placebo
2 weeks with Daily CAT on list B + placebo.
Drug: placebo
Daily CAT Monday to Friday with daily placebo Monday to Friday , in the morning 1 h after breakfast, taken 5 out of 7 days during the 2 weeks of one of the two treatment periods.

  Eligibility

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Ages Eligible for Study:   25 Years and older   (Adult, Senior)
Sexes Eligible for Study:   All
Accepts Healthy Volunteers:   Yes
Criteria

Inclusion Criteria:

  • Patient with aphasia hospitalised at the "Service of neurorehabilitation" with presence of anomia absence of comprehension deficits, absence of executive or apraxic dysfunctions that might impede the handling of keyboard or mouse, absence of stereotypies or perseverations dominating the aphasic symptoms.

Exclusion Criteria:

  • Patients who do not have their ability to judge or who suffer from Parkinson's syndrome requiring dopaminergic treatment will be excluded. Moreover, absolute medical contraindications for the medication will be respected: known hypersensitivity to one of the components, patients taking MAO inhibitors or sympathomimetics, severe hormonal, renal, hepatic, or cardiac affections, pregnancy or breastfeeding, women at reproductive age without reliable contraception, angle closure glaucoma, psychosis or severe neurosis, age < 25 years, malign melanoma, or planned anesthesia during the study period + 48 hours.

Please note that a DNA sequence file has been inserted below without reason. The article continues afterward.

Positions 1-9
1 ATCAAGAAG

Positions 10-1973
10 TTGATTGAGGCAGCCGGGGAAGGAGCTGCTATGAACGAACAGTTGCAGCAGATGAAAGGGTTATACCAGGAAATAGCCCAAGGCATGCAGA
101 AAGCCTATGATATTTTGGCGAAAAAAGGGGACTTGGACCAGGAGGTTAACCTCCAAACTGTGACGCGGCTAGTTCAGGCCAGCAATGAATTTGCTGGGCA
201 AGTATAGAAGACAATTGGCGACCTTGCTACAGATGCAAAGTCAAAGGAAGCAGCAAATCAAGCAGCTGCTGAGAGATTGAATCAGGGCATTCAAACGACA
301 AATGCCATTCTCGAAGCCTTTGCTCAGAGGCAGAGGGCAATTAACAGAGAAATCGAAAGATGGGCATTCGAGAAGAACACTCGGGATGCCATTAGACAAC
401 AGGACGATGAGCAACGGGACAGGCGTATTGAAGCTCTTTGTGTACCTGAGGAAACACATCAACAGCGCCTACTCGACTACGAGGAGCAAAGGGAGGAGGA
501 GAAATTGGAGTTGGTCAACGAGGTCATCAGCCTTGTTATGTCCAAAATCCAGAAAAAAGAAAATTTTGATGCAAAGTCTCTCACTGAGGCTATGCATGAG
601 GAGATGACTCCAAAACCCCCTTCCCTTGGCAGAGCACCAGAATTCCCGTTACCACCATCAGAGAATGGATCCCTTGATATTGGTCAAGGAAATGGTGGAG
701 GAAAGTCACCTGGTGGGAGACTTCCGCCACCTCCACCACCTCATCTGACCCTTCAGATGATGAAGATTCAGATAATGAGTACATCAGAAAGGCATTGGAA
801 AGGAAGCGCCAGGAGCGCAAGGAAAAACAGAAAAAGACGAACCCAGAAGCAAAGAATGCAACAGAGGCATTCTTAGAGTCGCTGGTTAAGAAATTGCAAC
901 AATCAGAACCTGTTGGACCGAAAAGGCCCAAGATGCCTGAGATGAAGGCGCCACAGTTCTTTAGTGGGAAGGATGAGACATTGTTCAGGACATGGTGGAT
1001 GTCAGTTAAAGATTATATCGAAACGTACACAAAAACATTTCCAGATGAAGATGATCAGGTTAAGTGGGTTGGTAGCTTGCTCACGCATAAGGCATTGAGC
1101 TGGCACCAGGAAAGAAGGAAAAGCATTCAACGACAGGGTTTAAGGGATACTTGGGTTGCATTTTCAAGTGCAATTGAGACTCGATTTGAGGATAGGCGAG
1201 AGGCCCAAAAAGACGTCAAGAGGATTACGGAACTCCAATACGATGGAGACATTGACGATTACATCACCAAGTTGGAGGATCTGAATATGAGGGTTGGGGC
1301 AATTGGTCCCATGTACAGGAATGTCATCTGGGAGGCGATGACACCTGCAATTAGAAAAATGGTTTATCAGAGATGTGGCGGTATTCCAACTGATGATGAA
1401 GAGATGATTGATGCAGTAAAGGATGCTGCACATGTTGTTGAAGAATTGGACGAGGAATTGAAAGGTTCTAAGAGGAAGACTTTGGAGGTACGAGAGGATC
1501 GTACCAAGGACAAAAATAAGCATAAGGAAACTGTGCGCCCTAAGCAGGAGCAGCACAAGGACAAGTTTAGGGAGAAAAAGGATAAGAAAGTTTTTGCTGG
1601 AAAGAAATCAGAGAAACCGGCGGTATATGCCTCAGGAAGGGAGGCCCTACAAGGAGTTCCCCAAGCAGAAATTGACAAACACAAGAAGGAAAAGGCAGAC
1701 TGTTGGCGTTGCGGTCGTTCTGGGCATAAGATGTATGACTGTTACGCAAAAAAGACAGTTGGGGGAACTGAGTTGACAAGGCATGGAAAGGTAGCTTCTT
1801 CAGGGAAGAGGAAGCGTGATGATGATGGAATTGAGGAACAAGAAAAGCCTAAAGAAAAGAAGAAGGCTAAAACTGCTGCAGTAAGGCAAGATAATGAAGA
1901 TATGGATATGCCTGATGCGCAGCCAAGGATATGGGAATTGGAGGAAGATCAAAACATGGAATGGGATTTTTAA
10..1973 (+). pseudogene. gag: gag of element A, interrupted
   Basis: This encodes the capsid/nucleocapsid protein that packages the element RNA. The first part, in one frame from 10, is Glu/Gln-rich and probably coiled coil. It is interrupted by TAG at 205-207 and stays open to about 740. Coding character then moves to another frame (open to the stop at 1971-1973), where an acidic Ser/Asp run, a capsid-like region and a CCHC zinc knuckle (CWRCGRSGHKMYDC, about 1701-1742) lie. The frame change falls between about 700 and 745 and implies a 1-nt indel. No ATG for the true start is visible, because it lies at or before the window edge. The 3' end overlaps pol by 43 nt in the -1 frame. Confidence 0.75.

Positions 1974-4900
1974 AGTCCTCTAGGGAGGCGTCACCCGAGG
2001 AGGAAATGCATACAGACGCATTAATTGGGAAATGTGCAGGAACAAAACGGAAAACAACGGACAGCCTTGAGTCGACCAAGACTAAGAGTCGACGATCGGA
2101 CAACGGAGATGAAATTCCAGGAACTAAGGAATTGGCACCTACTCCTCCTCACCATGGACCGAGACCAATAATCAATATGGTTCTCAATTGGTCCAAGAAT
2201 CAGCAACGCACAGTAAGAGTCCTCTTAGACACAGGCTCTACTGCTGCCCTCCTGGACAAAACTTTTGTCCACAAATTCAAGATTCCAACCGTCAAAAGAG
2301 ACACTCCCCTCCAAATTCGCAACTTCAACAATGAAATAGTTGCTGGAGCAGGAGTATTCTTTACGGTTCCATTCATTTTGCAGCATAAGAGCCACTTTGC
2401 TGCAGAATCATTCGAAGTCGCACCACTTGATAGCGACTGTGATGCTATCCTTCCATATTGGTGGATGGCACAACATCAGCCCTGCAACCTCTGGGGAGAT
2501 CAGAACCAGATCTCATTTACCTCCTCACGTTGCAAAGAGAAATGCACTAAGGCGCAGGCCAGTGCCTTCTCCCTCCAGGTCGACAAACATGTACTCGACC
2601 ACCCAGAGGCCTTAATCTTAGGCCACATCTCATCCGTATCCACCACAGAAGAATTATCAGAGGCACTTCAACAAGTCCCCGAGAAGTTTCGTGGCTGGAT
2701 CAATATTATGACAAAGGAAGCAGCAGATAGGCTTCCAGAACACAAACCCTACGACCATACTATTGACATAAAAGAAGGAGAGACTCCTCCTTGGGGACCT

Contacts and Locations
Information from the National Library of Medicine

To learn more about this study, you or your doctor may contact the study research staff using the contact information provided by the sponsor.

Please refer to this study by its ClinicalTrials.gov identifier (NCT number): NCT00941265


Locations
Switzerland
Neurorééducation, University Hospital
Geneva, Switzerland
Sponsors and Collaborators
University Hospital, Geneva
Investigators
Study Director: Armin Schniider, Prof University Hospital, Geneva
  More Information

Responsible Party: Leemann Beatrice, Dr., University Hospital, Geneva
ClinicalTrials.gov Identifier: NCT00941265     History of Changes
Other Study ID Numbers: CER 05-159 (NAC 05.051)
First Submitted: July 16, 2009
First Posted: July 17, 2009
Last Update Posted: December 3, 2014
Last Verified: December 2014

Keywords provided by Leemann Beatrice, University Hospital, Geneva:
treatment of anomia
levodopa
patient with aphasia hospitalised at the "Service de neurorehabilitation" with presence of anomia

Additional relevant MeSH terms:
Aphasia
Speech Disorders
Language Disorders
Communication Disorders
Neurobehavioral Manifestations
Neurologic Manifestations
Nervous System Diseases
Signs and Symptoms
Levodopa
Benserazide
Dopamine
Dopamine Agents
Dopamine Agonists
Antiparkinson Agents
Anti-Dyskinesia Agents
Neurotransmitter Agents
Molecular Mechanisms of Pharmacological Action
Physiological Effects of Drugs
Cardiotonic Agents
Sympathomimetics
Autonomic Agents
Peripheral Nervous System Agents
Protective Agents
Enzyme Inhibitors